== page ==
905

오 소 서 (Come Now, O Prince of Peace)

Scripture References

Confessions and Statements of Faith References

Further Reflections on Confessions and Statements of Faith References

Our prayers will certainly include the needs of those who suffer. Since the church reflects the unity of the people of God, they “pray together” (Belhar Confession, Section 2). And the church, through their prayer, “supports the downtrodden, protects the stranger, helps orphans and widows and blocks the path of the ungodly…and stands by any people in any form of suffering and need...” (Belhar Confession, Section 4).
905

오 소 서 (Come Now, O Prince of Peace)

Introductory/Framing Text

This earnest prayer pleads that God reconcile his people – not only those within the body of Christ, but also all nations. Particularly meaningful for Koreans, whose nation has been divided since the 40s, this prayer is for all those who desire unity among all people and countries. 

Blessing/Benediction

Do nothing from selfish ambition or conceit,
but in humility regard others as better than yourselves.
Let each of you look not to your own interests,
but to the interests of others.
Let the same mind be in you that was in Christ Jesus,
who, though he was in the form of God,
did not regard equality with God
as something to be exploited,
but emptied himself,
taking the form of a slave,
being born in human likeness.
And being found in human form,
he humbled himself
and became obedient to the point of death—
even death on a cross.
—Philippians 2:3-8, NRSV
— Worship Sourcebook Edition Two

Additional Prayers

God of righteousness and mercy,
grant us your peace.
When violence haunts our streets,
grant us your peace.
When anxieties haunt our minds and hearts,
grant us your peace.
For the people of [____] who face the violence and conflict, we pray:
Grant them your peace.
Turn our hearts toward the Prince of Peace, we pray:
Grant us your peace. Amen.

A Petitionary Prayer
 
Lord Jesus Christ, your church is terribly splintered.
Come now, O Prince of Peace.
We have Orthodox, Catholics, and countless varieties of Protestants.
Come now, O Prince of Peace.
Some of us won’t commune with others of us.
Come now, O Prince of Peace.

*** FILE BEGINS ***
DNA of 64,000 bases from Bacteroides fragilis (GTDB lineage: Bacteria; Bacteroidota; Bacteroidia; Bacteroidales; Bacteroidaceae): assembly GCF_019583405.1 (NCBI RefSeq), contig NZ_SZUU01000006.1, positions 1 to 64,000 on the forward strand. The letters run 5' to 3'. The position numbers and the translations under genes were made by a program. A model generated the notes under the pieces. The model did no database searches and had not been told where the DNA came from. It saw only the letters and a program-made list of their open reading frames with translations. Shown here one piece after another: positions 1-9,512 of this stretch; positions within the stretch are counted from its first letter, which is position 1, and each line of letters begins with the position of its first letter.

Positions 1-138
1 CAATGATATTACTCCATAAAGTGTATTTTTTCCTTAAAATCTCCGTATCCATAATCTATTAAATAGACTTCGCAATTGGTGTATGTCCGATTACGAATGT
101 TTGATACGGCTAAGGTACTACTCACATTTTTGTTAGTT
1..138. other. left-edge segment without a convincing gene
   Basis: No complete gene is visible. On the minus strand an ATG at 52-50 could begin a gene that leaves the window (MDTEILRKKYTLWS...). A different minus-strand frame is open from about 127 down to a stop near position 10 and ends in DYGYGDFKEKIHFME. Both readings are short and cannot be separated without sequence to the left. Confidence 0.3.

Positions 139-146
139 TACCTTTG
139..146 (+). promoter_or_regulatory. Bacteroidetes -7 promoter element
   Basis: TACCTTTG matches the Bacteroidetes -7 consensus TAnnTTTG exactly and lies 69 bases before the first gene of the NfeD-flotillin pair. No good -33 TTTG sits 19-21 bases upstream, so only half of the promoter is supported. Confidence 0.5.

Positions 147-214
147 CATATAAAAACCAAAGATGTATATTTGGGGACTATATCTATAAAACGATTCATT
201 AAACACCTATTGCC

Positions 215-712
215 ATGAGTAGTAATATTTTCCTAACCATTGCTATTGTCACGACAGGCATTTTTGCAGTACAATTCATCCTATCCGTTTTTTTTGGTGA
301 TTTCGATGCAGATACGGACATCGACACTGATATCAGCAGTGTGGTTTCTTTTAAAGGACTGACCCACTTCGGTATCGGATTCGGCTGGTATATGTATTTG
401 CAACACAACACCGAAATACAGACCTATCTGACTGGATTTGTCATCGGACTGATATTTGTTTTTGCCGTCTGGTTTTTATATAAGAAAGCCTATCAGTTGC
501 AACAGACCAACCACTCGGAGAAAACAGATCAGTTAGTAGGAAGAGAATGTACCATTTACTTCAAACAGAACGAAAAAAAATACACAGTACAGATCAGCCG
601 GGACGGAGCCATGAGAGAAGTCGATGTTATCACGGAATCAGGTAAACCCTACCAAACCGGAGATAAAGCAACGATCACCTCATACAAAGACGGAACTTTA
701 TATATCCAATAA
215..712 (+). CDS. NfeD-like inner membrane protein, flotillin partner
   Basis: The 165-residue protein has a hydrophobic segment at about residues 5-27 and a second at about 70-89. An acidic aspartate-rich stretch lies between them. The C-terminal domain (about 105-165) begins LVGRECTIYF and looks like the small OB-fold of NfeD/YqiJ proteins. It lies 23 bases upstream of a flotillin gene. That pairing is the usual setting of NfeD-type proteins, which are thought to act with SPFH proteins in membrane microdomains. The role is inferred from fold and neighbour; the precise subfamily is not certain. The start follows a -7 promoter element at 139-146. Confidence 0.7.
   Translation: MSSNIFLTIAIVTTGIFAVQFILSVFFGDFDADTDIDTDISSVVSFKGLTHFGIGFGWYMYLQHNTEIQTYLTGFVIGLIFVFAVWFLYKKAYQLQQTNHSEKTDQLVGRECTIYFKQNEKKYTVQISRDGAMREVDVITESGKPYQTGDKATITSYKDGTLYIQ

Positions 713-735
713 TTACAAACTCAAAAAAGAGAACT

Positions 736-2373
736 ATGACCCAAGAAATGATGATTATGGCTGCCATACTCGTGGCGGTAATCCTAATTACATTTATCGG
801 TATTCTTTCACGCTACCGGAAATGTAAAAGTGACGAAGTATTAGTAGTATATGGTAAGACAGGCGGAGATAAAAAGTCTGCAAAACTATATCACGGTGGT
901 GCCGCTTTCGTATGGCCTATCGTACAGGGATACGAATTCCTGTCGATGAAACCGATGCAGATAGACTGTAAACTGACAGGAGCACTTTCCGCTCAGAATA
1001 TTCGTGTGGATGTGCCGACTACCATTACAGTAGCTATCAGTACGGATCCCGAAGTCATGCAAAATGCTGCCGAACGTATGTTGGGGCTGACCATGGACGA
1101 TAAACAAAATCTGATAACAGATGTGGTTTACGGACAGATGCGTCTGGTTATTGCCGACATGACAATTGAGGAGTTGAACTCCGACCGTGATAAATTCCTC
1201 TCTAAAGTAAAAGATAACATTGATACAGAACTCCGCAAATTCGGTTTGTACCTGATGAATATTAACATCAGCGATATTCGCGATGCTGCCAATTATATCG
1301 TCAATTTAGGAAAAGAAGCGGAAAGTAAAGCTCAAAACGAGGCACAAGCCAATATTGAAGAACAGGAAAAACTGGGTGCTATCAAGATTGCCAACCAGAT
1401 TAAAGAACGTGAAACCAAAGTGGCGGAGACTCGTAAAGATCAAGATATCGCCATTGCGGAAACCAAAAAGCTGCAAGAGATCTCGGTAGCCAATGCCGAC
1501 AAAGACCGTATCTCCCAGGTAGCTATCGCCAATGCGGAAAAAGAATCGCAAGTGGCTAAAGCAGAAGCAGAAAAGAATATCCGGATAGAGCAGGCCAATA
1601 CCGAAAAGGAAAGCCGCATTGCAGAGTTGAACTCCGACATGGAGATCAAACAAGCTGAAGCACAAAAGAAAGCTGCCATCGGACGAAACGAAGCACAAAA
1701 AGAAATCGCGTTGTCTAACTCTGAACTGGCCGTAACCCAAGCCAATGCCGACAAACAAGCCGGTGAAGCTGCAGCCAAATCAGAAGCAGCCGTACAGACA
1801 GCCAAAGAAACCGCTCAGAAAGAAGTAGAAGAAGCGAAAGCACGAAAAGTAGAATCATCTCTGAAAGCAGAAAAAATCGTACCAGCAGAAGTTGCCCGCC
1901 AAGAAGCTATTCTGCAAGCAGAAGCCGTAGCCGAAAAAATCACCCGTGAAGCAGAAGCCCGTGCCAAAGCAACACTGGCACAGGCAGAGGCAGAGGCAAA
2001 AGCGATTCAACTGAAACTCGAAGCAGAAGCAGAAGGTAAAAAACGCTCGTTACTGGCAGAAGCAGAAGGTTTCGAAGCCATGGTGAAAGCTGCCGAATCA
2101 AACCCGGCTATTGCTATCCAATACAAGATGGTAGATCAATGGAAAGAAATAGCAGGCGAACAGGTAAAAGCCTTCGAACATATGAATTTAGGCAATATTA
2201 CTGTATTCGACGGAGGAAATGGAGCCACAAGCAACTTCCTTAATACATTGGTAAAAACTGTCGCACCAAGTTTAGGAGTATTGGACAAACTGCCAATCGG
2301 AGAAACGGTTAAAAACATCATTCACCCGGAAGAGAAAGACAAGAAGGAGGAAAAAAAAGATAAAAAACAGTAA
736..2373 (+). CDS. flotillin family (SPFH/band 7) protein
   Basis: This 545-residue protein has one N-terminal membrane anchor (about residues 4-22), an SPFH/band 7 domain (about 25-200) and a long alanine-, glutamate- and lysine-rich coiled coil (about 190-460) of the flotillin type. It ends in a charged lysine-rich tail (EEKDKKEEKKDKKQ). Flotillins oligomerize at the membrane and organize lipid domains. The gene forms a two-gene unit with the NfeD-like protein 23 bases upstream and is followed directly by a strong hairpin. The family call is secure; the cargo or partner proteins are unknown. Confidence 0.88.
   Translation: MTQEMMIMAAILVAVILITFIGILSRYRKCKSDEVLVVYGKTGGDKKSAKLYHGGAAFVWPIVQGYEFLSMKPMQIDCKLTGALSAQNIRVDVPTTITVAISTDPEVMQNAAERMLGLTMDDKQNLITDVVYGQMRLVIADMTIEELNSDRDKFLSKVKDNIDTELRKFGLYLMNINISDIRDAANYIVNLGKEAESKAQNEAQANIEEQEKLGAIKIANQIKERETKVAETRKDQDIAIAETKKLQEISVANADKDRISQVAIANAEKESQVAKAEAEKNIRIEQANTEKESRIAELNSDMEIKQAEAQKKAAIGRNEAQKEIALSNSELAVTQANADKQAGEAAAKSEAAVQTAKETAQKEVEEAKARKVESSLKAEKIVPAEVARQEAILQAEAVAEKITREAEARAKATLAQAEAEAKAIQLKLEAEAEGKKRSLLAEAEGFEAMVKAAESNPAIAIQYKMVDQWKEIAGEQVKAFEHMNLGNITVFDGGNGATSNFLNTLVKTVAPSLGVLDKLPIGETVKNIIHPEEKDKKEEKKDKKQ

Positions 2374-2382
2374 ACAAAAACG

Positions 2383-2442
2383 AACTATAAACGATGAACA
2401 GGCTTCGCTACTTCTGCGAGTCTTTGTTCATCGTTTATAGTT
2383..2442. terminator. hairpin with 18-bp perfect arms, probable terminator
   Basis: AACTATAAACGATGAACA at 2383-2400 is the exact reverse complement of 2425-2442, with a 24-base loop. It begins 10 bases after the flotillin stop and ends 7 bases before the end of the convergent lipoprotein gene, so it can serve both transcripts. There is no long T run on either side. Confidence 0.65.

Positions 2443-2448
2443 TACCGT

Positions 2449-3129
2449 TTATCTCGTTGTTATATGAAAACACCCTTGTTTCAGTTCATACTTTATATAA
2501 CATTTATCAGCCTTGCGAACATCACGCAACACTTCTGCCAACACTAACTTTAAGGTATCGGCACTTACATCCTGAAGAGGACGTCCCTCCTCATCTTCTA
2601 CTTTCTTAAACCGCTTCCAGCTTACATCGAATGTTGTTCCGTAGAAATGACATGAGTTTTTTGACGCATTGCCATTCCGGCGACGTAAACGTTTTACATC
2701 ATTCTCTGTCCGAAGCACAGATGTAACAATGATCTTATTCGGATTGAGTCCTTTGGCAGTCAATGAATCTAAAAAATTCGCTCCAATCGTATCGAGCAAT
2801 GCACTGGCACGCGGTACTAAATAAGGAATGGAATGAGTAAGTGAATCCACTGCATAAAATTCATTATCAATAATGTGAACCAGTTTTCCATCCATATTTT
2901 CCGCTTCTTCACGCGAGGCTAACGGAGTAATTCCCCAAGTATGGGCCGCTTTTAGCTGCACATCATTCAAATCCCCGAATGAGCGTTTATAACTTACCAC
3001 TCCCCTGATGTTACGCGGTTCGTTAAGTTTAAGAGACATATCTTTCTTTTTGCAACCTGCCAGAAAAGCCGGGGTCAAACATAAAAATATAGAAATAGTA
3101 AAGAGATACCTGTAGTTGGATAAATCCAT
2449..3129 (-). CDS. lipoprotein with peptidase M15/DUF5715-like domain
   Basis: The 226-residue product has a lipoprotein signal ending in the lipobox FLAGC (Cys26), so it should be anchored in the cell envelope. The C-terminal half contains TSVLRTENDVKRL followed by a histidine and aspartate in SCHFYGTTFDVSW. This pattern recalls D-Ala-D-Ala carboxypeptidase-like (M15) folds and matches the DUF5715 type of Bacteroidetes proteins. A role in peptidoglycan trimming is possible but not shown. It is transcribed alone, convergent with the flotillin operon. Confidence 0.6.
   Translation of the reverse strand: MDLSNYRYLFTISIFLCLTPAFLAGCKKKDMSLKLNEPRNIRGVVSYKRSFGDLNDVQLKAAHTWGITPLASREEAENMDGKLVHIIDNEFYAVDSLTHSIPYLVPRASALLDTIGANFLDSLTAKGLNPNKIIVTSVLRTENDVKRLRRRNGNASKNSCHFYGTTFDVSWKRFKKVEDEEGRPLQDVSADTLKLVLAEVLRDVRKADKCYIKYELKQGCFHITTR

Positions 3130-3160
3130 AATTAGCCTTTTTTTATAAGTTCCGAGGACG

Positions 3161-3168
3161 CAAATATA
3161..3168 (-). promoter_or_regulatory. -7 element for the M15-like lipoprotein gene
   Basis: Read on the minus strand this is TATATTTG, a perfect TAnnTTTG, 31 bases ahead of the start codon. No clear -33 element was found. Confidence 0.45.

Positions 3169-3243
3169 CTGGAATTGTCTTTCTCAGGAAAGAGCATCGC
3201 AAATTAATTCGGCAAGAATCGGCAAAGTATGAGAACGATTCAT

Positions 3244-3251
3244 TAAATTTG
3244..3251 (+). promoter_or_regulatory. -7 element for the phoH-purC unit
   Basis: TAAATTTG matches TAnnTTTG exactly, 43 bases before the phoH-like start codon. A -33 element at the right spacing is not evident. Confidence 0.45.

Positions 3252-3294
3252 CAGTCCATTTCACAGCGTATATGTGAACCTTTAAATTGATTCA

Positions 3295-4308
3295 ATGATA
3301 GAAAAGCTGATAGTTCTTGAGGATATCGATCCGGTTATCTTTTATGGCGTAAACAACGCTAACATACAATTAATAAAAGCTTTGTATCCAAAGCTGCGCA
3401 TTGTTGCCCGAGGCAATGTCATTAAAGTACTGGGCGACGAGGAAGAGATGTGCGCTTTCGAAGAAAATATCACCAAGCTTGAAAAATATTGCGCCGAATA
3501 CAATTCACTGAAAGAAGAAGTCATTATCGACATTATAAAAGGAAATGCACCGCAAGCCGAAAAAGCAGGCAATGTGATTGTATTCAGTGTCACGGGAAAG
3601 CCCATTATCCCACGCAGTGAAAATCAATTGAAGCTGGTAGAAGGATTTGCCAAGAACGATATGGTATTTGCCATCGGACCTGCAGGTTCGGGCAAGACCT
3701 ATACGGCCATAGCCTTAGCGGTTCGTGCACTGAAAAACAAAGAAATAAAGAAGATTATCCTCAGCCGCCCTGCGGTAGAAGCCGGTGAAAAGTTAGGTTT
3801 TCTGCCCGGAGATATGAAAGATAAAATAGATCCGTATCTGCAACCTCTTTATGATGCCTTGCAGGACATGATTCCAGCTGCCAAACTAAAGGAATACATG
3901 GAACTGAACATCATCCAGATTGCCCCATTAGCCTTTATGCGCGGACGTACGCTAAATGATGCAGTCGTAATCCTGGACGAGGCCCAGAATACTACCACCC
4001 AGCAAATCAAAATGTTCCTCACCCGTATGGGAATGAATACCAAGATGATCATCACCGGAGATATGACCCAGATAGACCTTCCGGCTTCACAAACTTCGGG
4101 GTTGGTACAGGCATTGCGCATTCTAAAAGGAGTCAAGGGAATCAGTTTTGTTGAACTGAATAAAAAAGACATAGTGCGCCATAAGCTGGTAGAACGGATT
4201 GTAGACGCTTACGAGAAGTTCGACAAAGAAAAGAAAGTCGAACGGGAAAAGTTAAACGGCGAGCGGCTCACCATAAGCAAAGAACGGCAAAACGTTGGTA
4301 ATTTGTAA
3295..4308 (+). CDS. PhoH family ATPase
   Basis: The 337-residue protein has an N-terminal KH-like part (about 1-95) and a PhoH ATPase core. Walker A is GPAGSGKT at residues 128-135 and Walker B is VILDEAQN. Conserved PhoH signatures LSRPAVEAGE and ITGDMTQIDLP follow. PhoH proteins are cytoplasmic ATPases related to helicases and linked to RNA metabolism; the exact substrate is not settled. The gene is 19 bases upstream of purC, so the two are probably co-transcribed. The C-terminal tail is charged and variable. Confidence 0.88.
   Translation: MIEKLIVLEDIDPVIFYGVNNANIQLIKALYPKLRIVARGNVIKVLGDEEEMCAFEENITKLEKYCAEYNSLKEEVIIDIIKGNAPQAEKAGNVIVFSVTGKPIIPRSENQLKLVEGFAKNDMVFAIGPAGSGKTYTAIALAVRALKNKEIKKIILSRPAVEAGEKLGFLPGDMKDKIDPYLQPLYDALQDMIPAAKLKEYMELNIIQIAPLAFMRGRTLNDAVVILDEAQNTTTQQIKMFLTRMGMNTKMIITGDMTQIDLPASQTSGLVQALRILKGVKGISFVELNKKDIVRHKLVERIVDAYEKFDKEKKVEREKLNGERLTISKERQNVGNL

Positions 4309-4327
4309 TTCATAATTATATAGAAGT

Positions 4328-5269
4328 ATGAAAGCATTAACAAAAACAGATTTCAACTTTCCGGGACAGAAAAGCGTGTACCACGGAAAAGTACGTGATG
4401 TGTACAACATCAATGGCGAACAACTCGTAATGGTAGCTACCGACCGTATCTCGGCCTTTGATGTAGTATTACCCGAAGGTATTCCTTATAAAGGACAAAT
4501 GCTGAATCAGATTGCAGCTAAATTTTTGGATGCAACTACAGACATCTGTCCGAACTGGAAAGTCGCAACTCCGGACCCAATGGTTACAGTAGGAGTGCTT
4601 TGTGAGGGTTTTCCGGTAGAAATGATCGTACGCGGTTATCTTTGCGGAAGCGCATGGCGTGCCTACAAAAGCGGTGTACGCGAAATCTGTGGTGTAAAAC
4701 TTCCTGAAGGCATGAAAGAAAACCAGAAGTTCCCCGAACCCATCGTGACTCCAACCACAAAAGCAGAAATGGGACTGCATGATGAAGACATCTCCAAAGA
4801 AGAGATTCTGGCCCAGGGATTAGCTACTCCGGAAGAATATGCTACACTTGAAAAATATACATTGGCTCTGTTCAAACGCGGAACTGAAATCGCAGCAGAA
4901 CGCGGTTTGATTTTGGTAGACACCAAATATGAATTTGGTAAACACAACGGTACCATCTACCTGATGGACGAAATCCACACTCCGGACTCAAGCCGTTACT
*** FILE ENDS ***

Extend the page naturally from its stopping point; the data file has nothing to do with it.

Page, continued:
We even glare at each other over how to worship you!
Come now, O Prince of Peace, and make us one body. Amen.
— Cornelius Plantinga, Jr.
905

오 소 서 (Come Now, O Prince of Peace)

Tune Information

Name
O-SO-SO
Key
g minor
Meter
6.5.6.5

Recordings

Musical Suggestion

The tune is simple and lovely and may be sung in unison, without accompaniment, perhaps lined-out in four-bar phrases by a cantor. The hymn may also be sung SATB, and there are some surprising harmonies near the end that add depth and color to the piece.
 
John Bell suggests using this hymn as a prayer response, alternating verses with spoken intercessions. 
(from Reformed Worship, Issue 52)
— Alfred V. Fedak
905

오 소 서 (Come Now, O Prince of Peace)

Hymn Story/Background

This is one of the few hymns for which the composer Geonyong Lee has written his own text. He originally wrote this as a prayer for peace, reconciliation, and the reunification of North and South Korea. After its publication in the 1990 edition of Sound the Bamboo,  it has been used around the world as a prayer for peace (pyonghwa), love (sarang), freedom (chayu), and unification (tongil) or a Christian unity between all peoples and all nations. Since it has a simple, repetitive poetic form, it is easy to sing in Korean with the four key words transliterated above. This can be an excellent response to prayers for peace, love, freedom, and unity, with the congregation singing the stanza of the respective theme after each prayer.